Feds warn on ransomware threat to schools
- By Mark Rockwell
- Feb 06, 2018
Hackers have tried to sell over 100 million private records extorted from almost 100 schools and businesses as of the end of last year after escalating, sometimes violent, threats, according to an industry warning issued Jan. 31 by the FBI and the Department of Education inspector general.
Attacks by a hacker group called TheDarkOverlord, described in the warning as "a loosely affiliated group of highly trained hackers," have recently focused threatening cyberattacks on schools and even students.
As of this January, the group was responsible for 69 intrusions into schools and other businesses and the attempted sale of almost 100 million records containing personally identifiable information.
The group pilfers records from schools and threatens to release them if it is not paid a ransom. According to the notice, 200,000 records on more than 7,000 students have been released by TheDarkOverlord. Additionally, the group has threatened school shootings in text messages and emails sent directly to students.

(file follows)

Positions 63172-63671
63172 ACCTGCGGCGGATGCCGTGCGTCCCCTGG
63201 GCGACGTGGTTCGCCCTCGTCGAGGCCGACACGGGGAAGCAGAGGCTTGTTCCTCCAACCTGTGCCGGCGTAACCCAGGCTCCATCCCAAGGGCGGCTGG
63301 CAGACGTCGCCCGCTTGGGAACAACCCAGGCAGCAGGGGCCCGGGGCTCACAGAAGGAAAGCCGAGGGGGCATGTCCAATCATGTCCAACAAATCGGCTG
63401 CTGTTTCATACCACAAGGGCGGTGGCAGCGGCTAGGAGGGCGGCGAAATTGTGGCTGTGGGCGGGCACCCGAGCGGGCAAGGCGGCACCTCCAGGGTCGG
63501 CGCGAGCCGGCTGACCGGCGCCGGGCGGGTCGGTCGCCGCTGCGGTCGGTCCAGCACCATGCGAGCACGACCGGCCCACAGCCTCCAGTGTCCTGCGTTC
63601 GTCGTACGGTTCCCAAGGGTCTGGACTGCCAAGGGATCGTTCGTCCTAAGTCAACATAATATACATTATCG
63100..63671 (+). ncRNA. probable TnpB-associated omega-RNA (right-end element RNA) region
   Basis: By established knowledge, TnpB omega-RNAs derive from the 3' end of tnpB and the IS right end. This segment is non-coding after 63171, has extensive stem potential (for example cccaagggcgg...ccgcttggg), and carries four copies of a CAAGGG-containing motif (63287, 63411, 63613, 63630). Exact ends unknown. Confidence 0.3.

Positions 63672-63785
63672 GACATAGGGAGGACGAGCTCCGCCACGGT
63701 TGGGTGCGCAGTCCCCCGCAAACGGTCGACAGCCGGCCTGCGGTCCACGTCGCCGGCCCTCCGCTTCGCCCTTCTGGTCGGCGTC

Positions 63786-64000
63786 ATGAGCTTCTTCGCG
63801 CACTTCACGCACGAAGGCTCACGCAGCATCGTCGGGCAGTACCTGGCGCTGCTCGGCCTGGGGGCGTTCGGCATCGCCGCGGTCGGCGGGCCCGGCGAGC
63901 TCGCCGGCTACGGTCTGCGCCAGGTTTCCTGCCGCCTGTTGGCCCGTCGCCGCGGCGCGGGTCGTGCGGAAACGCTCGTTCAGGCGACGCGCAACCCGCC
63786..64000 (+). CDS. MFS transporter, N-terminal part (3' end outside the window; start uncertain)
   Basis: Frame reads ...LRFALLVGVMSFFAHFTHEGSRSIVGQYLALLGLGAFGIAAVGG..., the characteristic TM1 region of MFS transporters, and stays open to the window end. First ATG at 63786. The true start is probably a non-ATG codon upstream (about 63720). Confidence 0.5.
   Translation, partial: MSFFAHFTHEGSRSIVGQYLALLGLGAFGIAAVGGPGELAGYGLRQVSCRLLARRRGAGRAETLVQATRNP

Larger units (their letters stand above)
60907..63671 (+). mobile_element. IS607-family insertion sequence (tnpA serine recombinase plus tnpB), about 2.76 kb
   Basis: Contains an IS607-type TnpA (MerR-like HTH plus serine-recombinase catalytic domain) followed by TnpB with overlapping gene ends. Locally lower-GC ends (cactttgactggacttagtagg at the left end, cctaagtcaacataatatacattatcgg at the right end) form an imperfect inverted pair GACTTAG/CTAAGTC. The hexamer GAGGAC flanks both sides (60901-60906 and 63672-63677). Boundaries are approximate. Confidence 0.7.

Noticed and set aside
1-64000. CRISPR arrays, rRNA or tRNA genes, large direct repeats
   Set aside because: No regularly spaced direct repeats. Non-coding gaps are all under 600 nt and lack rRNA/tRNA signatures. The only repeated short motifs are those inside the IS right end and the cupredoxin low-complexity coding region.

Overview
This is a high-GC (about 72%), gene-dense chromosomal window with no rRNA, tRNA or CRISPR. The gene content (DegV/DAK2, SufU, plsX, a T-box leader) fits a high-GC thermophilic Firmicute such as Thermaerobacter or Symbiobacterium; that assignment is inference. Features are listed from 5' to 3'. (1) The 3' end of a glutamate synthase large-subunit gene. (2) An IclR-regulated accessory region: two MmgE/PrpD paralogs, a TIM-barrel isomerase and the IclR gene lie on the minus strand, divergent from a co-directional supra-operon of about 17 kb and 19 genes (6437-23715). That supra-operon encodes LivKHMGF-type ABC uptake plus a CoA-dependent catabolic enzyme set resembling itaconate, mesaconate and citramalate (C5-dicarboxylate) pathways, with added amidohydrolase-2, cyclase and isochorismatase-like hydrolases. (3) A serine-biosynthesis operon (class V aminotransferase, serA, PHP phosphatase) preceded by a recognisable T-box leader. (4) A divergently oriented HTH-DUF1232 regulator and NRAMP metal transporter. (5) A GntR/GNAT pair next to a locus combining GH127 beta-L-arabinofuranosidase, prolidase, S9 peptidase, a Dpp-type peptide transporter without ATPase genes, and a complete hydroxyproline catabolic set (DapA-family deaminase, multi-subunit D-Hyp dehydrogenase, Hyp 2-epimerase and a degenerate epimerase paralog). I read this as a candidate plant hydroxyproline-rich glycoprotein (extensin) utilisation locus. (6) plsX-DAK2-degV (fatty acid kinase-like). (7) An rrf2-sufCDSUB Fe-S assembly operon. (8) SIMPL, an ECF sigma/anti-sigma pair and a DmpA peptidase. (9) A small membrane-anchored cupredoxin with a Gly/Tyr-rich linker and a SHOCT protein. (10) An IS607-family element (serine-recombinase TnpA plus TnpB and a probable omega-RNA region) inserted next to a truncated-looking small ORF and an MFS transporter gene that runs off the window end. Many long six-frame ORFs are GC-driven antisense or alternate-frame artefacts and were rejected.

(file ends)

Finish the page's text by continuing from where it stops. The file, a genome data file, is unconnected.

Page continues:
In a recent incident, TheDarkOverlord threatened to release sensitive behavioral reports and private health data on students.
The FBI said it does not recommend schools make a ransom payment when they're threatened, as it does not guarantee they will regain access to data. Instead, the FBI wants schools targeted by the hacker group to contact law enforcement. Additionally, schools must do a better job of protecting their networks and data, it said.
Mark Rockwell is a senior staff writer at FCW, whose beat focuses on acquisition, the Department of Homeland Security and the Department of Energy.
Before joining FCW, Rockwell was Washington correspondent for Government Security News, where he covered all aspects of homeland security from IT to detection dogs and border security. Over the last 25 years in Washington as a reporter, editor and correspondent, he has covered an increasingly wide array of high-tech issues for publications like Communications Week, Internet Week, Fiber Optics News, tele.com magazine and Wireless Week.
Rockwell received a Jesse H. Neal Award for his work covering telecommunications issues, and is a graduate of James Madison University.
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